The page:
When news first came over the wires, it was good: there were larger Republican majorities than those in the state elections a month prior—and with that news, Lincoln asked Mary to be informed of it as “she is more anxious than I.”[xxix] By midnight, Lincoln could dine on fried oysters and breathe more easily than he had in the campaign. Although the extent of the win was not yet known and would not be clear for several days, the returns from Pennsylvania and New York were positive and foreshadowed victory; in the final analysis, he would win all but three states—New Jersey, Delaware, and Kentucky—which would bring his electoral count to 212 as against McClellan’s 21.[xxx] The soldiers had voted for their commander-in-chief, whom some called Father Abraham, and sent him back to the White House for another term. At around two o’clock in the morning, Lincoln made his way out of the telegraph office and into the streets where he was met with an impromptu crowd of serenaders belting out “Battle Cry of Freedom” on Pennsylvania Avenue.[xxxi] Back in the comfort of the White House, Lincoln could begin to digest the people’s verdict which was so “full, clear, and unmistakable” that there was little doubt he could carry out the war effort how he and his administration wished.[xxxii]
In the newspapers, the result was reported in some corners with surprise. An American correspondent for the London Daily News wrote of his astonishment at the “extent and depth” of the “determination . . . to fight to the last.” The people of the Union states “are in earnest in a way the like of which the world never saw before, silently, calmly, but desperately in earnest.”[xxxiii]
Indeed, Lincoln could find himself in bed at the White House pleased with the election results and forget the story he had told in the telegraph office earlier in the evening about the night of the 1860 election. That night, he had rested on a horsehair sofa and saw his reflection in a mirror across the room but also saw a second face superimposed on it. When he got up to inspect the mirror, the illusion vanished, and when he lay down again, it reappeared. He rose once more only for the image to disappear as he approached. When he told Mary of his experience that night, she took it as a sign that he would win re-election in 1864 but would not survive the second term.[xxxiv]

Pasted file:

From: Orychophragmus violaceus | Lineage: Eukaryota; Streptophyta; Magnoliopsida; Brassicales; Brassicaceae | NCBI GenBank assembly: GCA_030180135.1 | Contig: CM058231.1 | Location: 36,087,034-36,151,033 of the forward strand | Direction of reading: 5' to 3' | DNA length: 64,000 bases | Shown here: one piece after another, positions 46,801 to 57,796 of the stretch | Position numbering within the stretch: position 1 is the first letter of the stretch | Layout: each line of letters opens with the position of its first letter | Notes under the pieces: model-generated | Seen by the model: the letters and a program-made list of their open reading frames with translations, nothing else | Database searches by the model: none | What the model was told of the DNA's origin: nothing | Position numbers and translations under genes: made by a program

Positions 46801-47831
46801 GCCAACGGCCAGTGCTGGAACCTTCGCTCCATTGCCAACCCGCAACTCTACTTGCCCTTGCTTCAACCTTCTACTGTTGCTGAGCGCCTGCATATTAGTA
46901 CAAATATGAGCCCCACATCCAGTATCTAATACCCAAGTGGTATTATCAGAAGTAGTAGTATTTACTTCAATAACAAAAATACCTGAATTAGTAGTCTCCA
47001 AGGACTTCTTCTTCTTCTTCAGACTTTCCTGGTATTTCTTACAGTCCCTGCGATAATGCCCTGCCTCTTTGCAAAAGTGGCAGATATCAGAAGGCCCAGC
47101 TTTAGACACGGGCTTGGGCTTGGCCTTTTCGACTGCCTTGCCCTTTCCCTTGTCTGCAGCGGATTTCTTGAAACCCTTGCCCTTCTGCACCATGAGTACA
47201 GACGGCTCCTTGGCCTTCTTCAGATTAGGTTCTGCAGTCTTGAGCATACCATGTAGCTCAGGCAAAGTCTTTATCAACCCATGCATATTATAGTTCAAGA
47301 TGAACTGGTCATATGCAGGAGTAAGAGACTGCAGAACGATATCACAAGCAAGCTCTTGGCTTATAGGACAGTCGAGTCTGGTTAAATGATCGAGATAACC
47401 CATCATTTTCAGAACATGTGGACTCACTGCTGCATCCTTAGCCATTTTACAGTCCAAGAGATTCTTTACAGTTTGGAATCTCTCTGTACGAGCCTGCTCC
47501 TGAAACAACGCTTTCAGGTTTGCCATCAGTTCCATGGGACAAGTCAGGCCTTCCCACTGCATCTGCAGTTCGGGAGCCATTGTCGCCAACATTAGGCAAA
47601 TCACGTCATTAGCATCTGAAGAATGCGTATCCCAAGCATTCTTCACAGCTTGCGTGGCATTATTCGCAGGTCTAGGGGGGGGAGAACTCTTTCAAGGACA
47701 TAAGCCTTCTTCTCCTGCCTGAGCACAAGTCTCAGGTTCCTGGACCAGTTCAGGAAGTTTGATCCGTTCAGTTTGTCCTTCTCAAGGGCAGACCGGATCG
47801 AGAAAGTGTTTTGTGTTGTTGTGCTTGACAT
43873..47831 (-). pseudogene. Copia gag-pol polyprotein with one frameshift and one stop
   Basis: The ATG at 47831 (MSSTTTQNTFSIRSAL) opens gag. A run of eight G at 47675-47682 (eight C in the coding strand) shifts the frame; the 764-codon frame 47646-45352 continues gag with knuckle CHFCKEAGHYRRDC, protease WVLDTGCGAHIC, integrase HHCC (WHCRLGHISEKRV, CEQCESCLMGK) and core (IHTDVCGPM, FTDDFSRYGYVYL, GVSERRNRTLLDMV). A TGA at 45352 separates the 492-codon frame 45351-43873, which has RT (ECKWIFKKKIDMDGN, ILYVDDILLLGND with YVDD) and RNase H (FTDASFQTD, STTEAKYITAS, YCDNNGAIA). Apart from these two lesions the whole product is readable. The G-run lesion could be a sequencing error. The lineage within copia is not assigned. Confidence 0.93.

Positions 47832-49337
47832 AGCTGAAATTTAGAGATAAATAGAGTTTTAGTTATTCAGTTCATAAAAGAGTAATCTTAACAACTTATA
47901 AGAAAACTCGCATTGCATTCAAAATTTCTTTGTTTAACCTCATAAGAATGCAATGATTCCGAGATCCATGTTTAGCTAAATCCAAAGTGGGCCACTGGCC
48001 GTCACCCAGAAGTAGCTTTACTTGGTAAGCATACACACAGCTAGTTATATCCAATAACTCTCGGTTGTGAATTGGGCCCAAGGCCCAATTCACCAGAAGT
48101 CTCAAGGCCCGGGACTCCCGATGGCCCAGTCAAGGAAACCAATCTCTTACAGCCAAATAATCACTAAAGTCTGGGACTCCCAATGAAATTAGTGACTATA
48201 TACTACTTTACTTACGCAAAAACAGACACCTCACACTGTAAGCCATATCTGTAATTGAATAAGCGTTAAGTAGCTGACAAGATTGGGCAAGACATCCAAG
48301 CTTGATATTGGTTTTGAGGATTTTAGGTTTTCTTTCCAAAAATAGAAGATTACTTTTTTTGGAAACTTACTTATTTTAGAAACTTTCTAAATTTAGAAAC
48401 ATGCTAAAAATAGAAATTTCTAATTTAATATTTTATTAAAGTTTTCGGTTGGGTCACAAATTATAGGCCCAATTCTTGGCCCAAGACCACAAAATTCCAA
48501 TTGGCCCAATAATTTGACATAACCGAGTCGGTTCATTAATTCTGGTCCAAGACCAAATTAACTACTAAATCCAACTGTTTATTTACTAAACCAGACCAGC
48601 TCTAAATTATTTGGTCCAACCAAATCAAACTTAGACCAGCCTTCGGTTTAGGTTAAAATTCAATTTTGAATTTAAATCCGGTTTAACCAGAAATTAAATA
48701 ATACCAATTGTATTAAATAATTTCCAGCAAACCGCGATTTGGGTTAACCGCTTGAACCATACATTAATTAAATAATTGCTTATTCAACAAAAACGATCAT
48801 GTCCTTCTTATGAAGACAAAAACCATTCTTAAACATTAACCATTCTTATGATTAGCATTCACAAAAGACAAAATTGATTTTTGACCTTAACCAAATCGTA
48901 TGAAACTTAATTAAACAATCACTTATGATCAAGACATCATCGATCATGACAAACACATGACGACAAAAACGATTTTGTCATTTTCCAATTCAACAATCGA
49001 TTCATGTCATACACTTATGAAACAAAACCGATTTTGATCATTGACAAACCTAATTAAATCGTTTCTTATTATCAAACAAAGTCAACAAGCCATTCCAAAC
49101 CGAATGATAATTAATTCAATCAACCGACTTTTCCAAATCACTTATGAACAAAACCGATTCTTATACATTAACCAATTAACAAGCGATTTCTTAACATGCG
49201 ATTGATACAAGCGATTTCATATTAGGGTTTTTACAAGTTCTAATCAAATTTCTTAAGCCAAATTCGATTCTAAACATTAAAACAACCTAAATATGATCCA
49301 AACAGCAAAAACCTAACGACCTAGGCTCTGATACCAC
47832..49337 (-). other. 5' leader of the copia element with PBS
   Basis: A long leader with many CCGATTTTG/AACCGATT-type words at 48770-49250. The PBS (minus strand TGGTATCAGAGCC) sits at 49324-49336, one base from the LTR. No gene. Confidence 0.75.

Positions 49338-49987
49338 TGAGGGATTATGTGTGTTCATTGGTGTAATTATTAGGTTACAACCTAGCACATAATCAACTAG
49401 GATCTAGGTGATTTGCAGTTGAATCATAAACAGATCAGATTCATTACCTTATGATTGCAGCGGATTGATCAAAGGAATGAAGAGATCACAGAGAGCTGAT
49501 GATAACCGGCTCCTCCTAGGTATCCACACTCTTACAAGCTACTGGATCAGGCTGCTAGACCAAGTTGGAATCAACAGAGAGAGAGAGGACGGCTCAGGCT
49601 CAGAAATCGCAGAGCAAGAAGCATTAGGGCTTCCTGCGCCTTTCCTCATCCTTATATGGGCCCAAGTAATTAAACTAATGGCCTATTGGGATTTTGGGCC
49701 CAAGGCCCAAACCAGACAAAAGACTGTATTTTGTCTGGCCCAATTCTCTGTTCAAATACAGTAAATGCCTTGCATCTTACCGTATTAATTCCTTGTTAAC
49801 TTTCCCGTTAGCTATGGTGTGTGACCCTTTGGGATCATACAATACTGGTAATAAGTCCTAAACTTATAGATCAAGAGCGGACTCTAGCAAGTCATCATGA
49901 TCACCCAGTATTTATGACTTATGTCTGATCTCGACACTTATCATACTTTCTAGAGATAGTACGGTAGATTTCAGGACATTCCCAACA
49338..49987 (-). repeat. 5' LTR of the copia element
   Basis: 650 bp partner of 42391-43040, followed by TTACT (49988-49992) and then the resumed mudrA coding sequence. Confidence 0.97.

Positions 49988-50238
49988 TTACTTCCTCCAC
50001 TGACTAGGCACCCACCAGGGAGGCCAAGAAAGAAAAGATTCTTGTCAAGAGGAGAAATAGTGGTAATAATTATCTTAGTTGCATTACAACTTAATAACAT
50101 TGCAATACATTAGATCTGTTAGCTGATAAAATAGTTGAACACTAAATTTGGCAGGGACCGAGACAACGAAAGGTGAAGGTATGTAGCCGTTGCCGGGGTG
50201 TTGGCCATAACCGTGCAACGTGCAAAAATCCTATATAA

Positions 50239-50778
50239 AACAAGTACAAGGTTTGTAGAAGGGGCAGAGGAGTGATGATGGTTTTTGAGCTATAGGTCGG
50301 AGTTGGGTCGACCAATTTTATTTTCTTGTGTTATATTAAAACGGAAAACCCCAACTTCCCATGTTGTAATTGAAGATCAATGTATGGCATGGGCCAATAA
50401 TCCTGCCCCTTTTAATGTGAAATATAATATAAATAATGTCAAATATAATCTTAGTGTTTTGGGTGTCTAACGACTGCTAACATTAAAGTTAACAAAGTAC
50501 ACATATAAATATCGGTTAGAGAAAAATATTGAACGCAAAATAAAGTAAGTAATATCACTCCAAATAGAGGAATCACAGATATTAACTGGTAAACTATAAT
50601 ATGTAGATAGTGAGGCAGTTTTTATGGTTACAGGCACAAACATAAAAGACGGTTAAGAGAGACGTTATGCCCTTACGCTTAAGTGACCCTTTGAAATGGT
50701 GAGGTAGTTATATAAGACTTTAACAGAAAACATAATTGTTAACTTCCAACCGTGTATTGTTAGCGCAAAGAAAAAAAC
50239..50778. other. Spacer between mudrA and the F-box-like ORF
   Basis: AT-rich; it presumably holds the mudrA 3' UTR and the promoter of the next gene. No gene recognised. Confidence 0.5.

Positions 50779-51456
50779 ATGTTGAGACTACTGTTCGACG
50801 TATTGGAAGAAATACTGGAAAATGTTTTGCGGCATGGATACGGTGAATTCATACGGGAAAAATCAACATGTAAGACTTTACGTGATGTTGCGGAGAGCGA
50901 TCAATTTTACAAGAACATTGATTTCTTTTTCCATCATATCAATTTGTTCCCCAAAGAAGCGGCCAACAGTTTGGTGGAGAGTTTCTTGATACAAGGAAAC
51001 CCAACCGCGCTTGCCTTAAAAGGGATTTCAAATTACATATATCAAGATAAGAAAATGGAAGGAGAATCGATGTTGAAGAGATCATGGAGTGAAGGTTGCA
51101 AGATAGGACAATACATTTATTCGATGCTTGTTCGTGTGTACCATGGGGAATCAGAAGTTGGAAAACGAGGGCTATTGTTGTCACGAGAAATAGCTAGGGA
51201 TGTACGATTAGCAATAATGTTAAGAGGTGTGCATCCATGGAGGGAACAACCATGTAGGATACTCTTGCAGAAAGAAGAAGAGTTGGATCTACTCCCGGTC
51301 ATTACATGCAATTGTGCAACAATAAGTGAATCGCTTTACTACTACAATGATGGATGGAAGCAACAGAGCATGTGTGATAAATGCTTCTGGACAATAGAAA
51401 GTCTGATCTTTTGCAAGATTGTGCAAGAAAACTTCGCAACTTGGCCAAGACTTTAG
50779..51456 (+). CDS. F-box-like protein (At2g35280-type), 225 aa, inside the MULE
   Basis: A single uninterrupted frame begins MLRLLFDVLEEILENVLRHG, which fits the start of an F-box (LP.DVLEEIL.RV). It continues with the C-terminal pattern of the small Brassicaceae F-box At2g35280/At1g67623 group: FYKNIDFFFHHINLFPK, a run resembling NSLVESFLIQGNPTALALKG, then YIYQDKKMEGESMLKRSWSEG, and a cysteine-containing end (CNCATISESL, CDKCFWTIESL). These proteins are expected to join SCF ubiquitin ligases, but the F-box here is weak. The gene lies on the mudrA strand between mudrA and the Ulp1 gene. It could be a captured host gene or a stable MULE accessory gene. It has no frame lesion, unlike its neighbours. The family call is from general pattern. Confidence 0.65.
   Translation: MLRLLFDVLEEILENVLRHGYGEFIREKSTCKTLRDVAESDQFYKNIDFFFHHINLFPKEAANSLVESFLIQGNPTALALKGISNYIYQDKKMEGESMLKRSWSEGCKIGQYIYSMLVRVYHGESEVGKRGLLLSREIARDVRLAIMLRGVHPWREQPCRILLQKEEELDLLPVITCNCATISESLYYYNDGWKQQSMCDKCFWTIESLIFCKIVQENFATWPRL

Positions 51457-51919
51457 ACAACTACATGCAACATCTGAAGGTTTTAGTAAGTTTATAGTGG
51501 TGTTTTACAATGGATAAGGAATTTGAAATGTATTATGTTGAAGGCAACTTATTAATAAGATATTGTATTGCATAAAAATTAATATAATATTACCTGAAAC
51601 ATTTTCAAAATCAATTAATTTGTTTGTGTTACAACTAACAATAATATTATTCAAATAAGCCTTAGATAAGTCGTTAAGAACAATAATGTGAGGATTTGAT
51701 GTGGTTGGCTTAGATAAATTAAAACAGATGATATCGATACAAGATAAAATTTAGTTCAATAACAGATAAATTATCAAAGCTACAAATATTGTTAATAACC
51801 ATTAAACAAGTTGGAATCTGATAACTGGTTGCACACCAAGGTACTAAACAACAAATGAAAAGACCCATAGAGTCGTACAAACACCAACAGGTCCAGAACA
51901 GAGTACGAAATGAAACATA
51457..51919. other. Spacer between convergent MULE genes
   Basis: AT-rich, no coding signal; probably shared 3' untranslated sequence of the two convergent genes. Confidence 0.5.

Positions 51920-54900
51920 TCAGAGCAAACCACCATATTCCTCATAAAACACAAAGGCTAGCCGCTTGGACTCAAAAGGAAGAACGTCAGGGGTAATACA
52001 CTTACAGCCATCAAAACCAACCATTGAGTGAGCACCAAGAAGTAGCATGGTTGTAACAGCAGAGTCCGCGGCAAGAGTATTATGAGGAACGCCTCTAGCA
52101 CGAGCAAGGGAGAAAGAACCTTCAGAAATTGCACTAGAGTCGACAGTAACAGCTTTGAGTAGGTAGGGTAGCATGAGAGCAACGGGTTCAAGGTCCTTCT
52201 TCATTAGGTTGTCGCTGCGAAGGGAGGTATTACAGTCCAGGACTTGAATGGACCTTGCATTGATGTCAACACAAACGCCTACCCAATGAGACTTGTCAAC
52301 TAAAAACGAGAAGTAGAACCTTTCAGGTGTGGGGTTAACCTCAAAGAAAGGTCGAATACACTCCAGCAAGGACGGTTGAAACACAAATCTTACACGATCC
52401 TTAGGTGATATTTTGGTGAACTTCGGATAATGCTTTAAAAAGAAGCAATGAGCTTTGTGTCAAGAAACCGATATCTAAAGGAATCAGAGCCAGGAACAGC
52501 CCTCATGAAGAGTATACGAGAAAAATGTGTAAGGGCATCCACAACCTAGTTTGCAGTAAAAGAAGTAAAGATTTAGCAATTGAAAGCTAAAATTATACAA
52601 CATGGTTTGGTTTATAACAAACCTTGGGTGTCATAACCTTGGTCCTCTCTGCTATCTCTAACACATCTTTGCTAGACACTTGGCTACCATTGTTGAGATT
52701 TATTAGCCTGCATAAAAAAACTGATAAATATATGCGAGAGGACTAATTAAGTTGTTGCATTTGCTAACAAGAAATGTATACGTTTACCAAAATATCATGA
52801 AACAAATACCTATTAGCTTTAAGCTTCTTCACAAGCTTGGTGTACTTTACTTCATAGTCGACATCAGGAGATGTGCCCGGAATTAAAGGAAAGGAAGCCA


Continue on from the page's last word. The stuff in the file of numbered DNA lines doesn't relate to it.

But the meaning of the moment was poignant, and it would overpower ill omens for the night. Speaking briefly to the well-wishers that had gathered at the White House earlier in the evening, he noted, “The strife of the election is but human nature practically applied to the facts of the case. What has occurred in this case must ever recur in similar cases. Human nature will not change. In any future great national trial, compared with the men of this, we shall have as weak and as strong, as silly and as wise, as bad and as good. Let us therefore study the incidents of this, as philosophy to learn wisdom from, and none of them as wrongs to be revenged.”[xxxv]
And so Lincoln had his mandate, and the pressures of the office would not be relenting but perhaps even intensifying. One guard in the White House would later recall, “I could hear his deep breathing. Sometimes, after a day of unusual anxiety, I have heard him moan in his sleep. It gave me a curious sensation. While the expression of Mr. Lincoln’s face was always sad when he was quiet, it gave one the assurance of calm. He never seemed to doubt the wisdom of an action when he had once decided on it. And so when he was in a way defenseless in his sleep, it made me feel the pity that would almost have been an impertinence when he was awake. I would stand there and listen until a sort of panic stole over me. If he felt the weight of things so heavily how much worse the situation of the country must be than any of us realized! At last I would walk softly away, feeling as if I had been listening at a keyhole.”[xxxvi]
[i] Doris Kearns Goodwin, Team of Rivals: The Political Genius of Abraham Lincoln, 653.
[ii] See James McPherson, Battle Cry of Freedom: The Civil War Era, 770.
[iii] Doris Kearns Goodwin, Team of Rivals: The Political Genius of Abraham Lincoln, 653-56.
[iv] See James McPherson, Battle Cry of Freedom: The Civil War Era, 776.
[v] Id. at 771.
[vi] Id. at 772.
[vii] Doris Kearns Goodwin, Team of Rivals: The Political Genius of Abraham Lincoln, 656.
[viii] Id. at 658.
[ix] Id. at 658-59.
[x] Id. at 659.
[xi] James McPherson, Battle Cry of Freedom: The Civil War Era, 771.
[xii] Id. (quoting Roy P. Basler, ed., The Collected Works of Abraham Lincoln, 9 vols. (New Brunswick, N.J., 1952-55), Vol. VII, 514).
[xiii] See Doris Kearns Goodwin, Team of Rivals: The Political Genius of Abraham Lincoln, 661.
[xvii] Id. at 661-62.
[xviii] Id. at 662.
[xxi] See id. at 663.
[xxii] James McPherson, Battle Cry of Freedom: The Civil War Era, 804 (quoting War of the Rebellion . . . Official Records of the Union and Confederate Armies, 128 vols. (Washington, 1880-1901), Ser. I, Vol. 42, pt. 2, 1045-46).
[xxiii] See Doris Kearns Goodwin, Team of Rivals: The Political Genius of Abraham Lincoln, 663.
[xxiv] See id. at 664.
[xxviii] Id. at 665.
[xxx] Id. at 664.
[xxxi] Id. at 666.
[xxxiii] London Daily News, Sept. 27, 1864 (quoted in Allan Nevins, The War for the Union, 4 vols. (New York, 1971), Vol. IV: The Organized War to Victory, 1864-1865, 141).
[xxxiv] Shelby Foote, The Civil War: A Narrative, Vol. III, 625.
[xxxv] Id. at 626.